Tag Archives: vCenter

Architecting VMware vSphere for Operations

As an Architect, you take into account many requirements when designing your VMware vSphere environment. As an Operations person, I shall not question your Architecture. I’m sure it is fast, highly available, right on budget, etc. My role is to help you prove to CIO that what you architect actually lives up to its expectation. “Plan meets Actual” is what an Architect wants, because that means your architecture delivers its promise.

The plan of the Architecture exists in some diagram and documents. It's static.
The reality of the Architecture exists in Datacenter. It's live.

When proving, here are the questions we should be able to answer:

  • Availability: Does the IaaS deliver the promised Availability SLA? If not, what was its actual number, when was it breached, how long, which VMs affected? For each VM, when exactly it happened and ended?
  • Performance: Does the IaaS serve all its VMs well? An IaaS platform provides CPU, RAM, Disk and Network as services. If has to deliver these 4 resources when asked by each VM, 24 x 7 x 365 days a year. If not, which VMs were affected by what and when?

Those are simple questions, but are very difficult to answer. Let say you have 10,000 VMs. How do you answer that? How do you provide answer over time (e.g. monthly), proving you handle the peaks well?

To complicate matters, you need to able to answer per Business Units. Business Units A will not care about other business units. Since a Business Unit has >1 apps, you also need to answer per application. An application owner only cares about her applications.

There are a few things you need to do, so you are in the position to prove.

Step 1: Reflect the business in vSphere

Does your vCenter show all the business units? Can you show how the business is mapped into your vSphere environment? You design vSphere so Business can run on it, so where is the Business? A company is made up business units, which may have multiple departments. The structure below is a typical example.

An application typically has multiple tiers. Does your vSphere understand that?

Map the above as folders in your vCenter.

I see many naming convention that is not operations-friendly. It’s impossible to guess what it is. The names are very similar and hard to read, hence it’s easy for operators to make mistake! The naming convention typically originates from mainframe or MS-DOS era, where you cannot have space and have limited characters. Examples are SG1-D01-INS-0001W-PRD. Can you guess what on earth that is? You’re right, you can’t. Imagine there are 1000s of them like that, and you have new operators joining the help desk team.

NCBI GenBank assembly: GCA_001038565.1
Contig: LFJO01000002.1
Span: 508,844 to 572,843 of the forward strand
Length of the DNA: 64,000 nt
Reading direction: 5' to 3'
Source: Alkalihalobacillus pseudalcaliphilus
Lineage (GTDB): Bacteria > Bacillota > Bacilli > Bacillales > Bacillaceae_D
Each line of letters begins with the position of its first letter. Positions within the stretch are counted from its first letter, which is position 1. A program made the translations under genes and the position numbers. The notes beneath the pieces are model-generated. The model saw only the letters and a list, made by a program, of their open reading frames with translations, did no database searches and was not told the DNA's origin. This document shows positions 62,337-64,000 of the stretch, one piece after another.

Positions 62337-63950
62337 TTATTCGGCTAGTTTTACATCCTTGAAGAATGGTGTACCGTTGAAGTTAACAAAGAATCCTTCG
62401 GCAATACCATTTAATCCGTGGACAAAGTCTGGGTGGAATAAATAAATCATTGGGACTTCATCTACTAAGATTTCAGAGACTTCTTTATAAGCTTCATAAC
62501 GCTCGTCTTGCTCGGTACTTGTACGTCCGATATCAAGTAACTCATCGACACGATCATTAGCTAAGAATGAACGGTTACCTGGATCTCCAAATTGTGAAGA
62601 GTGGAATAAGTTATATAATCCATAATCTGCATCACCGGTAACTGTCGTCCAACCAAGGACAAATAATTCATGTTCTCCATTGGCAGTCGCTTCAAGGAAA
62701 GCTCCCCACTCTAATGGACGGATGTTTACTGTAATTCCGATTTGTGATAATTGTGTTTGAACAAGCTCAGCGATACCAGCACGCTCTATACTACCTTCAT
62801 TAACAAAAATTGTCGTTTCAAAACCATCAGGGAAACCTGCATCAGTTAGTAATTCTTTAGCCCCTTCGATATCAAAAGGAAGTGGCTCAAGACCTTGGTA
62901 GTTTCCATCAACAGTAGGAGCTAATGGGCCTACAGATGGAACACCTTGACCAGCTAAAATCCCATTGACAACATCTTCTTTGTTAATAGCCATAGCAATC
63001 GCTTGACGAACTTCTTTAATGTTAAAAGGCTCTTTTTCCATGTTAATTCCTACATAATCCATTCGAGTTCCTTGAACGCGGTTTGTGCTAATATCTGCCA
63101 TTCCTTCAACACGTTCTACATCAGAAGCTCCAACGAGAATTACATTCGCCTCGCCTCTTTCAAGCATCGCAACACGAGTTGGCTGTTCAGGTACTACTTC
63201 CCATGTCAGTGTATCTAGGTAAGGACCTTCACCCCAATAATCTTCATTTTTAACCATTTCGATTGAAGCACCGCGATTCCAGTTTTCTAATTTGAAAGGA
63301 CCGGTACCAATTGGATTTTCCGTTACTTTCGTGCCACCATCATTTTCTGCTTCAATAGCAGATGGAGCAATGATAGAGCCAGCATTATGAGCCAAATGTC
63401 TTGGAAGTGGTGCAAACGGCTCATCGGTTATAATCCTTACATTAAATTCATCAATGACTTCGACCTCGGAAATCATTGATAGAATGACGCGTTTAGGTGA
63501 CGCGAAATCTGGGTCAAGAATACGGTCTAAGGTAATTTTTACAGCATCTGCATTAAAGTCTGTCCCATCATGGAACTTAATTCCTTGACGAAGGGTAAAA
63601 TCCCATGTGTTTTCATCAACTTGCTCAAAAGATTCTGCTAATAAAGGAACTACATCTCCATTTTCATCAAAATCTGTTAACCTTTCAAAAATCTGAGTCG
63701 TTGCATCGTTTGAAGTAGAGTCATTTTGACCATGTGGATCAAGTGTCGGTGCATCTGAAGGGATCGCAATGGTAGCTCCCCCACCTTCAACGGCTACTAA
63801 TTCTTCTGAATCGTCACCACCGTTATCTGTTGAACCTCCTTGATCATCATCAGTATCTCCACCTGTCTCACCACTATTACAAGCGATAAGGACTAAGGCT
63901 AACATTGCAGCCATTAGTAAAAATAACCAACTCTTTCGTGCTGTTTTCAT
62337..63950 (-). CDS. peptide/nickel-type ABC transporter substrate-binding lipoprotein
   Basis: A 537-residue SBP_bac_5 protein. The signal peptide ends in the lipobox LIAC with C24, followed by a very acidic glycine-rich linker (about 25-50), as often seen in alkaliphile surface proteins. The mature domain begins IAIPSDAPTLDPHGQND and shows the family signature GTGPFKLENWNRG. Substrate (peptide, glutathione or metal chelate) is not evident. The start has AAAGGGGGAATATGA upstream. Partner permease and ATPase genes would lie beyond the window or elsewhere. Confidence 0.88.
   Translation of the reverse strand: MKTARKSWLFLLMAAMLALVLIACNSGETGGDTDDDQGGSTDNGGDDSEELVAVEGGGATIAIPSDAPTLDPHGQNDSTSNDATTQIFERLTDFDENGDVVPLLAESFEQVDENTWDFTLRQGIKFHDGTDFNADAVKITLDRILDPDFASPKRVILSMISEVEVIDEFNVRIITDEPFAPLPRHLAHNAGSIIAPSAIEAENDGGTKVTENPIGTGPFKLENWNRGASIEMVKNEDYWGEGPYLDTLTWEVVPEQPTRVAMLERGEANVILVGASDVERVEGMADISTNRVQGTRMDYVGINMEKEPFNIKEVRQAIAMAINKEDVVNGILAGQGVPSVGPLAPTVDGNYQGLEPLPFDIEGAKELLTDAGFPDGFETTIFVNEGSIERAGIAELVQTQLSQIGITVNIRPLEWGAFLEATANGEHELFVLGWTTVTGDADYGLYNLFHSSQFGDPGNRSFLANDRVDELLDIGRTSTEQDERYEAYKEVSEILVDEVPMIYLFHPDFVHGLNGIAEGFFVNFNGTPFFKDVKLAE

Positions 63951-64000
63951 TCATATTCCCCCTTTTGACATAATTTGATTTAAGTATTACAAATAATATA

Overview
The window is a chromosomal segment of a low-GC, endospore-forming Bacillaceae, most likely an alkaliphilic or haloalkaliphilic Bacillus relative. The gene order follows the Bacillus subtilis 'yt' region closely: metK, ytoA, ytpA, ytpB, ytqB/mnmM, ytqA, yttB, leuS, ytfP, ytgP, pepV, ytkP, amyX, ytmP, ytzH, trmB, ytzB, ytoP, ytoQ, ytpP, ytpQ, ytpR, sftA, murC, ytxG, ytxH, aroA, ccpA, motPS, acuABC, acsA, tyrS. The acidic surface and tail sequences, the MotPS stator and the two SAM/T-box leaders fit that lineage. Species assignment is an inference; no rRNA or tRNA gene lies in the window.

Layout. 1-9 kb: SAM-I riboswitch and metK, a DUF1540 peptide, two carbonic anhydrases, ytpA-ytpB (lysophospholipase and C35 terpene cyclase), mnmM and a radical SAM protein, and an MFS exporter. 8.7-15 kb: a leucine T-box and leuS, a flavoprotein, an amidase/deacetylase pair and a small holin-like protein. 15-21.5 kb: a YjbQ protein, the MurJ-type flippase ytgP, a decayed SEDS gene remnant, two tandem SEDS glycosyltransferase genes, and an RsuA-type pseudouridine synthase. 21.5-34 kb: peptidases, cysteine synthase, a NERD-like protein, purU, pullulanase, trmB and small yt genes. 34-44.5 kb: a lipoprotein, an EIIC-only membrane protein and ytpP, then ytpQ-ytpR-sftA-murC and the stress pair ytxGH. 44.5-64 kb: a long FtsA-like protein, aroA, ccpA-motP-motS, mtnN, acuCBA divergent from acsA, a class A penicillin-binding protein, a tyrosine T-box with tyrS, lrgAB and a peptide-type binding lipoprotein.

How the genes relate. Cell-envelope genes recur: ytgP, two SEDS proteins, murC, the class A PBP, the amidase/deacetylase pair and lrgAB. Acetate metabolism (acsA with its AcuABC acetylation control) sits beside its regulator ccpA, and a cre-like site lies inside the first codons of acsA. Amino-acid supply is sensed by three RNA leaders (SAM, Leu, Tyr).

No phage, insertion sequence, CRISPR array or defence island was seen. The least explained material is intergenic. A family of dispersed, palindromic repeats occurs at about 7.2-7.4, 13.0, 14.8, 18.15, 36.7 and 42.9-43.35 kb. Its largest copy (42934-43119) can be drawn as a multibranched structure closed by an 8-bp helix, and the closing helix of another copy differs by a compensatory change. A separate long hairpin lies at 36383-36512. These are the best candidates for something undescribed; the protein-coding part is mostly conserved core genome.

Folder, Tags and Annotation

Have you seen a vSphere environment where there are tags and annotation everywhere?

It’s rare to meet customers with a 100% well-thought and documented approach to the 3 features above. They may have general guidelines, but not explicit Do’s and Dont’s. As a result, these 3 features are used wrongly.

Use Tags when the values are discrete, ideally Yes/No. I’d use tag to tag the following:

  • VMs with RDM.
  • VMs with MSCS or Linux Clustering.

Do not use Tags when the values are unlikely to be common. Use annotation for this. Examples are VM Owner Name, Email Address, Mobile Number. In an environment where there are >10K VMs, there can be 1000 VM Owners.

Do not use Tags to tag Service Tier. For Infra objects such as Cluster and Datastore Cluster, that should be clearly reflected in the name itself. I’d prefix all Tier 1 clusters with Tier 1, so the chance of deploying into the wrong tier is minimized.

Step 2: Design Service Tiers into vSphere

Does your vSphere understand that there are different classes of service? Are Tier 1 clusters and datastores clearly labelled?